How SCOTUS’s Amex ruling may help businesses evade class actions

August 22, 2013

Now that the U.S. Supreme Court has pretty much knocked down all barriers to contracts prohibiting classwide arbitration, via 2011’s AT&T Mobility v. Concepcion and last term’s American Express v. Italian Colors, have businesses actually rushed to add mandatory individual arbitration clauses to their contracts? A new study of agreements between franchisors and franchisees finds that they have not, and theorizes that the side effects of arbitration, including the limited right to appeal, may deter some businesses from adopting mandatory arbitration clauses. What’s more, the study’s authors – two law professors with long expertise in arbitration – hypothesize that the Supreme Court’s Amex ruling may permit businesses to prohibit class litigation without the collateral consequences of arbitration agreements.

In “Sticky’ Arbitration Clauses?: The Use of Arbitration Clauses after Concepcion and Amex,” Peter Rutledge of the University of Georgia and Christopher Drahozal of the University of Kansas look specifically at contracts in the franchise industry, which they say were predicted to be revamped after the court’s Concepcion ruling to include mandatory arbitration clauses. (Rutledge and Drahozal have previously studied mandatory arbitration clauses in credit card agreements, but Drahozal told me that his work as a special advisor to the Consumer Financial Protection Bureau precludes him from publishing on issues before the CFPB.) The empirical data they collected (from 68 franchisors listed as the top franchising opportunities in Entrepreneur Magazine and from a random sample of 239 franchise agreements filed with the Minnesota Department of Commerce) indicates that Concepcion did not actually have much of an impact on franchise contracts. The percentage of franchisors using arbitration clauses increased from 39.7 percent before the ruling to 44.1 percent in 2013, or 49.4 percent of franchises in 2011 to 50.6 percent in 2013. Not all of those clauses, moreover, include class arbitration waivers. In 2011, 77.8 percent of franchisors with arbitration clauses prohibited classwide actions; by 2013, after Concepcion, the percentage was up to 86.7 percent. Those numbers, write Rutledge and Drahozal, show “at most a slight shift to arbitration following Concepcion, and certainly not the ‘tsunami’ predicted by some commentators.” (Hat tip to Andrew Trask of McGuireWoods, author of the Class Action Countermeasures blog.)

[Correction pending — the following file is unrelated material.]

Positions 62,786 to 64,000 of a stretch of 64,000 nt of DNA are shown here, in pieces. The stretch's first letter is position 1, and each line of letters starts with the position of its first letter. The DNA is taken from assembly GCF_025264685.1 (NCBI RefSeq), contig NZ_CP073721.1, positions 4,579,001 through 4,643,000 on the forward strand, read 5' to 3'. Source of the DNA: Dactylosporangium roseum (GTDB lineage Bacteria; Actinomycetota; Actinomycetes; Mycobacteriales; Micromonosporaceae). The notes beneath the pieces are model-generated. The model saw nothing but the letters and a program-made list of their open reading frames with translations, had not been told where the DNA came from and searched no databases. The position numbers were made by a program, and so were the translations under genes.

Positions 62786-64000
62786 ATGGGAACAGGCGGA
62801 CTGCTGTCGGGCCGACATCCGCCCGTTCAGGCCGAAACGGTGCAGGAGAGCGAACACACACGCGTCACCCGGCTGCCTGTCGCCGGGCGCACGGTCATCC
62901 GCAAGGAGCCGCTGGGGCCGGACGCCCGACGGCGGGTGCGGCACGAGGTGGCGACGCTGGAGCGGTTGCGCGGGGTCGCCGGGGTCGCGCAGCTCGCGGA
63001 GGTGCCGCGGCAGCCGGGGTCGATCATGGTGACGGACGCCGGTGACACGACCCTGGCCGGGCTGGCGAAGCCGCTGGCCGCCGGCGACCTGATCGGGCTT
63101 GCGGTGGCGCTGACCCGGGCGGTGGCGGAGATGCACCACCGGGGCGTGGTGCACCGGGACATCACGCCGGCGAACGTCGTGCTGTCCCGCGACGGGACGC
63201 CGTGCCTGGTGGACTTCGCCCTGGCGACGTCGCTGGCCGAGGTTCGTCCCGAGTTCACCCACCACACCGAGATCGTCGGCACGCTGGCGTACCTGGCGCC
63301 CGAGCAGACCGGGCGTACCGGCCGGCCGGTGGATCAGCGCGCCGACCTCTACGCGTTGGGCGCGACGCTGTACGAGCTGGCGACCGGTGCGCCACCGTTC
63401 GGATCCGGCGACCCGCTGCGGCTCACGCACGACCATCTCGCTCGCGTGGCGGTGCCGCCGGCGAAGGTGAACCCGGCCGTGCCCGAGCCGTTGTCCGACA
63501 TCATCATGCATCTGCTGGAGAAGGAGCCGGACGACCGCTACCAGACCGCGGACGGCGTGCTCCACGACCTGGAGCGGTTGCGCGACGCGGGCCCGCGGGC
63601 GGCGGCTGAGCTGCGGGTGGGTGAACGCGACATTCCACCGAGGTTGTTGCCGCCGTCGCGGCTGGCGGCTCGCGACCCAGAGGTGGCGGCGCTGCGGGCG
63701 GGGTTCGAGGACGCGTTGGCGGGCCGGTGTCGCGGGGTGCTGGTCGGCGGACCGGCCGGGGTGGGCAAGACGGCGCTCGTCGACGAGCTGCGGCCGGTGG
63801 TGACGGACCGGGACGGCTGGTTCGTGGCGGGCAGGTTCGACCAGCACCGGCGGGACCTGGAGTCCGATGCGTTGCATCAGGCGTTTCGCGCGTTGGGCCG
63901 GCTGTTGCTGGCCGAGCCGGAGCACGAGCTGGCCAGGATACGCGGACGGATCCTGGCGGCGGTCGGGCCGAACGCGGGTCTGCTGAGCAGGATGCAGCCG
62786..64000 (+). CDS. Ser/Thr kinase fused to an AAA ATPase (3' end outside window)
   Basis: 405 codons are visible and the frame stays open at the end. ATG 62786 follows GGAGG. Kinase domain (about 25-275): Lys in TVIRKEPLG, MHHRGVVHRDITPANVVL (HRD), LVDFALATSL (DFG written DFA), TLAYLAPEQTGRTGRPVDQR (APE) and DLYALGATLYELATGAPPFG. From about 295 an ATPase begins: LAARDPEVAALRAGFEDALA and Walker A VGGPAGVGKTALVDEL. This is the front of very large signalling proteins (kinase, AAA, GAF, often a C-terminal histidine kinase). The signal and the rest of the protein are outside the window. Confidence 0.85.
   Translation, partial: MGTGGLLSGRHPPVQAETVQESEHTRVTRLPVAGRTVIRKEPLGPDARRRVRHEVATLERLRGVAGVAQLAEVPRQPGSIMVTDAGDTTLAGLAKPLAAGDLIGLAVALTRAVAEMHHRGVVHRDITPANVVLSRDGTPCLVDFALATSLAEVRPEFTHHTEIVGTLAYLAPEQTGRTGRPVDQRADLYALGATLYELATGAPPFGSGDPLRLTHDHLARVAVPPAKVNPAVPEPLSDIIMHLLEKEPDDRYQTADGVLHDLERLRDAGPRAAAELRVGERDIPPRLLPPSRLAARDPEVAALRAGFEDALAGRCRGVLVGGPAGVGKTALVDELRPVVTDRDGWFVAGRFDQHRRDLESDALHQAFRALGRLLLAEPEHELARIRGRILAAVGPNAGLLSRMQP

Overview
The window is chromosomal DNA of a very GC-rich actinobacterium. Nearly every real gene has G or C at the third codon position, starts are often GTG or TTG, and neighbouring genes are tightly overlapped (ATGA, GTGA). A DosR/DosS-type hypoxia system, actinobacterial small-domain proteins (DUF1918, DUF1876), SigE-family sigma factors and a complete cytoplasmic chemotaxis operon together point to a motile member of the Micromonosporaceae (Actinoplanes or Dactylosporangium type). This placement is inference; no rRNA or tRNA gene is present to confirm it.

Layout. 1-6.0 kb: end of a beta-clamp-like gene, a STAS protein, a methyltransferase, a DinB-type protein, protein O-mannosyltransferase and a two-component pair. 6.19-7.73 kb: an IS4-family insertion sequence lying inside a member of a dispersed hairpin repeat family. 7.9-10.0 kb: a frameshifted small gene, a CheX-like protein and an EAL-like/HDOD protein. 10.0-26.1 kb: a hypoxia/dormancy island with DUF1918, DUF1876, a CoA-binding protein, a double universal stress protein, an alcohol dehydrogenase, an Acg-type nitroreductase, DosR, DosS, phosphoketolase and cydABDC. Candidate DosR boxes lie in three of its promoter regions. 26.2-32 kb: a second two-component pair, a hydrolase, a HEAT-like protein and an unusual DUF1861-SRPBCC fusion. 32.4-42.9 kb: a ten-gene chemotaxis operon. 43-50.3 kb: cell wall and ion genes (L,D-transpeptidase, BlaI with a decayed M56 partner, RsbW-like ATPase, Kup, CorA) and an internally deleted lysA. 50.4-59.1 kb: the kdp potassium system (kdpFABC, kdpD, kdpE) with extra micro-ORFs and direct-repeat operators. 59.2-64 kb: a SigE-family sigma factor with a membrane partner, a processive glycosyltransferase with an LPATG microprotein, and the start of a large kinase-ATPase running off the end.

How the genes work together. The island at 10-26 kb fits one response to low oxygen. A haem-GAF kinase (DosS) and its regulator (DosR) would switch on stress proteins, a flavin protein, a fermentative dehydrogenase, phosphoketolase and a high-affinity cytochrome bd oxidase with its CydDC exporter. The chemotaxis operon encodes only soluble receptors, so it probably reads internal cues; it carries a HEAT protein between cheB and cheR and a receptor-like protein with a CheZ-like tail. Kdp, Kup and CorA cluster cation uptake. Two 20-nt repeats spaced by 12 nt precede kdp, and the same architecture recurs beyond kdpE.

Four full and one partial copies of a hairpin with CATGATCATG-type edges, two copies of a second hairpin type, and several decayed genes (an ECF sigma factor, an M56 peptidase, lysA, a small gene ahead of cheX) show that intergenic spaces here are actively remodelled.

The professors include the caveat that their data is only on franchise contracts, and they note that other businesses – particularly online consumer giants such as Sony, Netflix, eBay and Instagram – have inserted post-Concepcion mandatory arbitration clauses in their contracts. (Sony and Netflix switched over to arbitration after defending big data breach class actions, they point out.) The two years since Concepcion may also not have been enough time for a robust assessment of the ruling’s impact, Rutledge and Drahozal wrote. And in a phone interview, Drahozal emphasized that this study didn’t directly measure whether Concepcion has led to a decline in class action litigation.

Despite the caveats, I was quite interested in a theory Rutledge and Drahozal offered for why Concepcion and the court’s follow-up in Amex haven’t led every franchisor in the country to insert mandatory arbitration clauses and classwide waivers in contracts with franchisees. Part of the explanation may simply be inertia, or what the professors call “contract stickiness.” But they don’t think that’s the whole story. Arbitration, they explain, is often a good alternative to litigation, but it’s not without costs. “An arbitration clause does more than simply reduce the risk of class actions; it removes the case altogether from a judicial forum,” they wrote. “By using an arbitration clause, parties agree to use a bundle of dispute resolution services, a bundle that includes avoiding class actions but has other features (such as) decision makers selected by the parties, procedures paid for by the parties, and, importantly, a very limited appeals process that, generally, cannot be altered by contract.” Those can be significant collateral consequences, the paper said: “For businesses that perceive themselves as unlikely to be sued in a class action, these ‘bundling costs’ may discourage them from using an arbitration clause.”